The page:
One of the classic images from the Middle East in the twentieth century (aside from many more less pleasant ones) it that of poking a hole in the sand and have rich black oil come gushing out of the ground. Unfortunately (or not, depending on your perspective), for the people of region, those enormous natural reservoirs of liquid petroleum are not evenly distributed and many of the countries in the area are almost completely devoid of oil reserves. Among those is Jordan, which over the past three quarters of a century has had to rely heavily on the largess of it's wealthier neighbors to the east and south.
In recent decades, significant deposits of oil shale have been found in Jordan, Syria and elsewhere. As with the tar sands in Canada, extracting usable liquid petroleum from shale oil involves considerably more effort and cost. Since the prices of crude oil have remained at historically high prices, and processes have improved, production of oil from shale has become more economically viable. Brazilian oil company Petrobras has been working on oil shale production in Brazil and has now signed an agreement to study the feasibility of applying their technology to a shale deposit in Jordan. The Jordanian deposit has potential reserves of 1.7 billion of of crude oil.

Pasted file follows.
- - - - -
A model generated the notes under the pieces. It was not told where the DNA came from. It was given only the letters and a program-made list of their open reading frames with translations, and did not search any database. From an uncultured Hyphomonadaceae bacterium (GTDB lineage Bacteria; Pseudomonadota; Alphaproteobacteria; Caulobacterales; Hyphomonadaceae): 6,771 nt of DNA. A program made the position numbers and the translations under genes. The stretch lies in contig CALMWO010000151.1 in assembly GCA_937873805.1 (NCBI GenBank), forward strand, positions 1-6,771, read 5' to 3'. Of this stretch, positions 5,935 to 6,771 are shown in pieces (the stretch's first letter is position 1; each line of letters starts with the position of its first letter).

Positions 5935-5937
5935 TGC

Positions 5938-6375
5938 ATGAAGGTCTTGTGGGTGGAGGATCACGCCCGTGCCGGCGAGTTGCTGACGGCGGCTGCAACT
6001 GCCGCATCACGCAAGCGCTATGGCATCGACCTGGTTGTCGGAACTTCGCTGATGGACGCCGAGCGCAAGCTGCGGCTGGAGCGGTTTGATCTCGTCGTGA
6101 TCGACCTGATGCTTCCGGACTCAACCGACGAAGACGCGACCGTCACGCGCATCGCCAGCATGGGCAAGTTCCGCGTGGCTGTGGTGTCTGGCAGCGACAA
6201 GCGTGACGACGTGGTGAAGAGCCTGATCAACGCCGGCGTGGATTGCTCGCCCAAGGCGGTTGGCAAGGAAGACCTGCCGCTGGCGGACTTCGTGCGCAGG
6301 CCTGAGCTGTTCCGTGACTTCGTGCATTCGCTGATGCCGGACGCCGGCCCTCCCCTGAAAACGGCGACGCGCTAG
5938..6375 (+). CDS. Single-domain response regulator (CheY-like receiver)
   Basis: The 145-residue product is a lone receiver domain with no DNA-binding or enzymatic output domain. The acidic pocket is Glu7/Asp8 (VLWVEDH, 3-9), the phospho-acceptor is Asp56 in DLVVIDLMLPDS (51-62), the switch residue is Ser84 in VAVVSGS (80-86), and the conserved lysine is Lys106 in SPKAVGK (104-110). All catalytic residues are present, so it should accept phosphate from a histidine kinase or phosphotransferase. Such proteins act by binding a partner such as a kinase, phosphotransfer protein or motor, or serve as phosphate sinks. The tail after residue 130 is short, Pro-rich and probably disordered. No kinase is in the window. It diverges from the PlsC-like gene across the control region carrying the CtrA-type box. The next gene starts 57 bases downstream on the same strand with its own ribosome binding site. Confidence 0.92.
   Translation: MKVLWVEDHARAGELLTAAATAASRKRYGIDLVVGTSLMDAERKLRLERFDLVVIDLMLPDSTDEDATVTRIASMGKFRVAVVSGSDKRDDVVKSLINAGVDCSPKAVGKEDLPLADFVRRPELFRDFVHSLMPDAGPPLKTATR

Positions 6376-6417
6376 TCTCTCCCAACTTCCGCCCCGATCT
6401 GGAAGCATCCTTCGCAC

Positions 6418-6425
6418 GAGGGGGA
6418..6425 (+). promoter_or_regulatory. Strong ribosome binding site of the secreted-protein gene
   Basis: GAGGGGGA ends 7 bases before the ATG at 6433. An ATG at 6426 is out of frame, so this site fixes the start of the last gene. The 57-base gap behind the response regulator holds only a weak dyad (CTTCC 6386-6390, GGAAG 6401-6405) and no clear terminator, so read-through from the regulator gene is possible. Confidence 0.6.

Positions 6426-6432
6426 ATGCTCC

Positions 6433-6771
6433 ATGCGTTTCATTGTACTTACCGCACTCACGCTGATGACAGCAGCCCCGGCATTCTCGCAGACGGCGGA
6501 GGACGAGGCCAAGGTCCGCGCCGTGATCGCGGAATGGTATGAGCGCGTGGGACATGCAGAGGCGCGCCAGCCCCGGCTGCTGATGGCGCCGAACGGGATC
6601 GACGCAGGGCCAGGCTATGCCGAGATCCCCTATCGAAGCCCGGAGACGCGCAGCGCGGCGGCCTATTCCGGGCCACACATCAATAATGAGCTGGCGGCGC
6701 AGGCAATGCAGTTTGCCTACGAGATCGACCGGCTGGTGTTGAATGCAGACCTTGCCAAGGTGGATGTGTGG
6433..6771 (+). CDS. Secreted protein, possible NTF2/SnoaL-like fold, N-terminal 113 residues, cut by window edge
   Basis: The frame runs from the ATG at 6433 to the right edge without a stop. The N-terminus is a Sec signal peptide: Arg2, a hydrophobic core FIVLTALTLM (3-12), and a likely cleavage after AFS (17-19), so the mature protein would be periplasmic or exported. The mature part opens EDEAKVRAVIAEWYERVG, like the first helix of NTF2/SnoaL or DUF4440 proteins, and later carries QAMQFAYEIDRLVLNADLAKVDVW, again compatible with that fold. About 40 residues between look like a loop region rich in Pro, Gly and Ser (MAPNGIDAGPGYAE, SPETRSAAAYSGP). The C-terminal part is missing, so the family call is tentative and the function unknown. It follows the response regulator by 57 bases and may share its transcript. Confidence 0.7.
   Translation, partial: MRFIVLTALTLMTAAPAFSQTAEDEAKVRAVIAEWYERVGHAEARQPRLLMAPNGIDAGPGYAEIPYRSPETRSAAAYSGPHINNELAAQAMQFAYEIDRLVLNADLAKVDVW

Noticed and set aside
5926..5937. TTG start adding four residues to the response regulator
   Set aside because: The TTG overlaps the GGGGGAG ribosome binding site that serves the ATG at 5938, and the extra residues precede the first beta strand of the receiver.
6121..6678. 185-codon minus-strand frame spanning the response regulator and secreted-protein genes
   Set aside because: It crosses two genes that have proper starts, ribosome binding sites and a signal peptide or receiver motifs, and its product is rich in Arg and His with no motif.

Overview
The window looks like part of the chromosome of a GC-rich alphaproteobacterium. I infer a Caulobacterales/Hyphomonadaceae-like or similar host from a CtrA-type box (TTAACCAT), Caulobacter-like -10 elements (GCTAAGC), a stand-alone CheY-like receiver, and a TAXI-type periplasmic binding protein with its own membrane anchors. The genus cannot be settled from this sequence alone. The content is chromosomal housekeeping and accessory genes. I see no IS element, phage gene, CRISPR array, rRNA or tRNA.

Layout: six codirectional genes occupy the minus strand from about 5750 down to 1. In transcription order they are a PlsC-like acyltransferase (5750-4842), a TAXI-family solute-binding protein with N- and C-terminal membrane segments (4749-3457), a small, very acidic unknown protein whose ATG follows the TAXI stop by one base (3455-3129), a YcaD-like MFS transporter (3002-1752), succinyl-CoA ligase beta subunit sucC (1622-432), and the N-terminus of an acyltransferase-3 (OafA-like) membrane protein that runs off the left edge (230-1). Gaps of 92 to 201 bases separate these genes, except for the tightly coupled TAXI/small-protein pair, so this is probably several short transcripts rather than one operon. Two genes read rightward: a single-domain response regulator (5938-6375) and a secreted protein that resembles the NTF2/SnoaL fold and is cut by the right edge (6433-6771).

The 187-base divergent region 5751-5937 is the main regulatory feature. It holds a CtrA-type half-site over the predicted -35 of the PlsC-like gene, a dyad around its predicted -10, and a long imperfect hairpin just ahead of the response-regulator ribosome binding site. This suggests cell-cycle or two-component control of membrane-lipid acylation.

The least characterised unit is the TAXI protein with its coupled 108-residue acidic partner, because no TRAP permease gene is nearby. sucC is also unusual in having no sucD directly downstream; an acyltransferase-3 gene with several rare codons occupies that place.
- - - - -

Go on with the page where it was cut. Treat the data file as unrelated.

[Source: Petrobras via GreenCarCongress]

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